Yes, they will again be in parallel.
Do you want the batteries in parallel when cranking though?
No I am not too concerned about that. I do not draw enough power to require both batteries to be paralleled for cranking.
With regard to the PSU, would it make more sense to have that tap into an accessory line so the PC will not shut off if I'm still in ACC? Then if I have the isolator connect to a IGN 12V source, when in ACC only the aux battery will be used for the PC?
Yes, the control line to the PSU is normally powered from the ACC line. A PSU for vehicle use normally has a “hold on” time to keep it ON if it’s powered up. This stops the PSU switching off during cranking.
Awesome, well, I will wait on my 'add-a-circuit' to arrive and tap into likely the radio line on this diagram here:
This is the fuse box located under my hood...easier to run my line to this rather than through the firewall to the fusebox under my steering wheel.
Of the available fuses to tap into on that diagram, do you still think the radio one is best, or would another perhaps be better suited?
Radio circuit should be fine for PSU control.
I would see if you can find a circuit that is +12 with IGN and drops during cranking for the relay though. There are easy ways to get around this if you can’t find a suitable circuit. Otherwise you need to get the manual and find out the (worst case) cold cranking amperes, the problem will come if the main battery starts to fail and the AUX has to supply high current to the starter. Max current drawn from the AUX also depends on the fuse you use and the cable gauge you run to that trunk mounted AUX battery.
doncarbone - keep in mind that how the battery isolator is powered has NOTHING to do with your PC or whatever is powered from the 2nd battery. That is a separate issue.
The 2nd battery will continue to power its loads unless you turn the loads off, or the battery flattens, or you add some other control - eg timer controlled relay, or a low-voltage cut-off relay (aka battery protectors etc - same as a voltage-controlled battery isolators but set to a lower voltage and usually longer delays).
Most people do not want loads (PCs) cut off during cranking or even when IGN or ACC is cut off.
They usually prefer manual control, but if automated, then UPS-type functionality - ie, a signal that shutdown is imminent so the the PC can gracefully shutdown before the power is cut.
Since many use automotive 12V designed PC PSUs, they have that functionality (ie, it's part of most 12V ATX supplies).
Others use PC programs that detect IGN or ACC off and - after a delay - commence shutdown.
In the above cases, the PC or PSU can disconnect the aux-battery to PC relay. But refer to others for such setups - other mp3car contributors know more about that.
Again, many I know use the charge-lamp to control the battery isolator - ie, the UIBI which FYI stands for "Ultimate Intelligence Battery Isolator (yes, a direct slur on voltage-controlled or "smart" isolators EXCEPT where suitable "charging" or not charging" circuits are not available).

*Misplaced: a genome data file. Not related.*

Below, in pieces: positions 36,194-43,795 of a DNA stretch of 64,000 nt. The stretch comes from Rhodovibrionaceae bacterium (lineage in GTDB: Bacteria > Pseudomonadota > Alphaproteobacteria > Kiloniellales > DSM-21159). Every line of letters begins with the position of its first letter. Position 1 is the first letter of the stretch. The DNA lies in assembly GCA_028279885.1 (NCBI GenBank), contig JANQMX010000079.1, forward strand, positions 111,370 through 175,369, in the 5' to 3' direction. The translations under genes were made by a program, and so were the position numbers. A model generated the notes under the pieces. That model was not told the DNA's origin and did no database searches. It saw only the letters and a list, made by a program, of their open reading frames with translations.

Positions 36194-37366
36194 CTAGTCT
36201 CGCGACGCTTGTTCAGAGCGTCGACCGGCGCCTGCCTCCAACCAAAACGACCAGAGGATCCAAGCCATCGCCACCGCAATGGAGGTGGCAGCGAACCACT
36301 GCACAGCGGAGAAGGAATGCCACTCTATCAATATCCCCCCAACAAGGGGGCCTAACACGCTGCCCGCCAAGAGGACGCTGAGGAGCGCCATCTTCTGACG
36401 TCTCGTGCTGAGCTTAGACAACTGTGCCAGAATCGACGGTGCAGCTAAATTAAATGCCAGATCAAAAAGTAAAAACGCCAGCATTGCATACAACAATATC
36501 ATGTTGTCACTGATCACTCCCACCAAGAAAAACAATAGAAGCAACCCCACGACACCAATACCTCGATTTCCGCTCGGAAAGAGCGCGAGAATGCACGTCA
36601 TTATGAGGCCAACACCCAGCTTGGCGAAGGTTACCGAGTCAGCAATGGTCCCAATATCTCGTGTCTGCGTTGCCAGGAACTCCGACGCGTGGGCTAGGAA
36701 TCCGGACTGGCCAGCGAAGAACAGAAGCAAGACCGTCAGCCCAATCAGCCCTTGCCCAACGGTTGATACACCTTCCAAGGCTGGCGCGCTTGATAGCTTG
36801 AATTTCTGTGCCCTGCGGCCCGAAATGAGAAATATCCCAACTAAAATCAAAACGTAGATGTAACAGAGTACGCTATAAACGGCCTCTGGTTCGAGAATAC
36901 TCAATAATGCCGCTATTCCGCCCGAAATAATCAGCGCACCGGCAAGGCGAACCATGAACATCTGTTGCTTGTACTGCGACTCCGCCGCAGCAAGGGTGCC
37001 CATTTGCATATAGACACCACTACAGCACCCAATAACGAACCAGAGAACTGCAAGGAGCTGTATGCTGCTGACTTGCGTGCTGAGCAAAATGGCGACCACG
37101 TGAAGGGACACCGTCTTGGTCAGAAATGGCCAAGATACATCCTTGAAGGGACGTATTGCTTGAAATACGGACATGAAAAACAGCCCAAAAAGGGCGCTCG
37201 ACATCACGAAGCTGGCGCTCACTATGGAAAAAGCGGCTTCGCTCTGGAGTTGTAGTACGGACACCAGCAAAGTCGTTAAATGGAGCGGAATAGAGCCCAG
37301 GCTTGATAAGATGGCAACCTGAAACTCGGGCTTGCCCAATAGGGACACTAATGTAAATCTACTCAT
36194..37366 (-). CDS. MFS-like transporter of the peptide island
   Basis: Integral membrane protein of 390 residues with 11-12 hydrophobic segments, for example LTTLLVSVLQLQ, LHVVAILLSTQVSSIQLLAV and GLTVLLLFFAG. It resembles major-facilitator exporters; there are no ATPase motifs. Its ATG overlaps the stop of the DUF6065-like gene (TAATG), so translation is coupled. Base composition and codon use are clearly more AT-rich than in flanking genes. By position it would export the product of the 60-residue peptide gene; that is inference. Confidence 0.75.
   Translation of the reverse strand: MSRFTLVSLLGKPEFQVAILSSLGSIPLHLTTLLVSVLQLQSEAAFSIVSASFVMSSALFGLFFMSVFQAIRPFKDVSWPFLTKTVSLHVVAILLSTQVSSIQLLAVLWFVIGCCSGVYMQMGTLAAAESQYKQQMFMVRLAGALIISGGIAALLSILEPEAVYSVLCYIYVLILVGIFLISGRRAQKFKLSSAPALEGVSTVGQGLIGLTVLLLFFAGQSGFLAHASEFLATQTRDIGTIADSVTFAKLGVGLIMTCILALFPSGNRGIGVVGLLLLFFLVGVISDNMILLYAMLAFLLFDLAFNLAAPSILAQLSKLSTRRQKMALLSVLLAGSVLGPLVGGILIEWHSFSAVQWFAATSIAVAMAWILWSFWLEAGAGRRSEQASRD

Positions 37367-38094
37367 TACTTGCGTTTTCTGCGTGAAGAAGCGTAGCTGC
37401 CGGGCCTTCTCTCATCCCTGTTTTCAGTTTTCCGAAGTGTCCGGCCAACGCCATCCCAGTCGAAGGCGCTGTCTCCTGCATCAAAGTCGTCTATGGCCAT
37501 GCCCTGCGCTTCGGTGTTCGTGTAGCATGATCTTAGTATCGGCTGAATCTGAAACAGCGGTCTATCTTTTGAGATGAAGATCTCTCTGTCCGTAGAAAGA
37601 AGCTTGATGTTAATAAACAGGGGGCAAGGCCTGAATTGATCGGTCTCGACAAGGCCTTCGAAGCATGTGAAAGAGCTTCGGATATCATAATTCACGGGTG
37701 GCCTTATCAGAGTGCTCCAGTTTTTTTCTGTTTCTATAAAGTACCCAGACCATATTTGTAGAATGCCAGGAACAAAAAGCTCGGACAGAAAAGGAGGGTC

They then let their 12V-ATX PSU or other methods handle their PC shutdown and disconnection of the 2nd-battery loads.
Hence the UIBI's name.Quote:
Originally Posted by ...a wise person
IMO "Smart" refers to the marketing hype for voltage controlled isolators - they turn the disadvantages and problems when using voltage sensing for battery isolation into "desirable features".
You only have to review a few different "smart" isolator specs and copy to begin to see the contradictions between different manufacturers or models. Failing that, the different voltage thresholds should sound warning bells.
And if you consider the various time delays and when they occur, and consider certain common scenarios, you may begin to see some glaring problems...
I often ask the (IMO) simple question "What is a smart isolator trying to do?" or more fundamentally, "What is a smart isolator trying to detect?"
Answer: If or when the vehicle is charging. (It then interconnects the batteries.)
Well, as witnessed by their own propaganda, that is difficult to do.
And what does a charge light do? (Or rather, an alternator's D+ or L circuit?)
Incidentally, the type of battery shouldn't matter as long as it's lead-acid (eg, wet or flooded cells, gel-cel, AGM, etc - but NOT LiPo, NiCad etc).
Ignore stuff about not mixing different types (AGM & wet) or different sizes (1AH wth 100AH etc) or different ages and brands. That is all irrelevant when interconnected when charging.
Leaving batteries paralleled when not being charged or used is a different issue, but that shouldn't even be done with identical batteries from the same batch with same age, history, condition, etc. Not that the UIBI does that (though it is easy to trigger manually), and most "smart" isolators will not do it for long (though some will until the batteries are 10% to 20% discharged!).
PS - few fusebox fuses met the "off when charging" etc criterion. Such circuits are usually downstream of (ie, after) the fuses.
I do see the advantages of tapping into the UIBI (charge lamp) circuit, but I must admit I have next to no idea where this would be located in my vehicle and how to safely and correctly tap into this circuit
I thought you'd be able to find your alternator.
lol ya but the particular circuit you are describing...not sure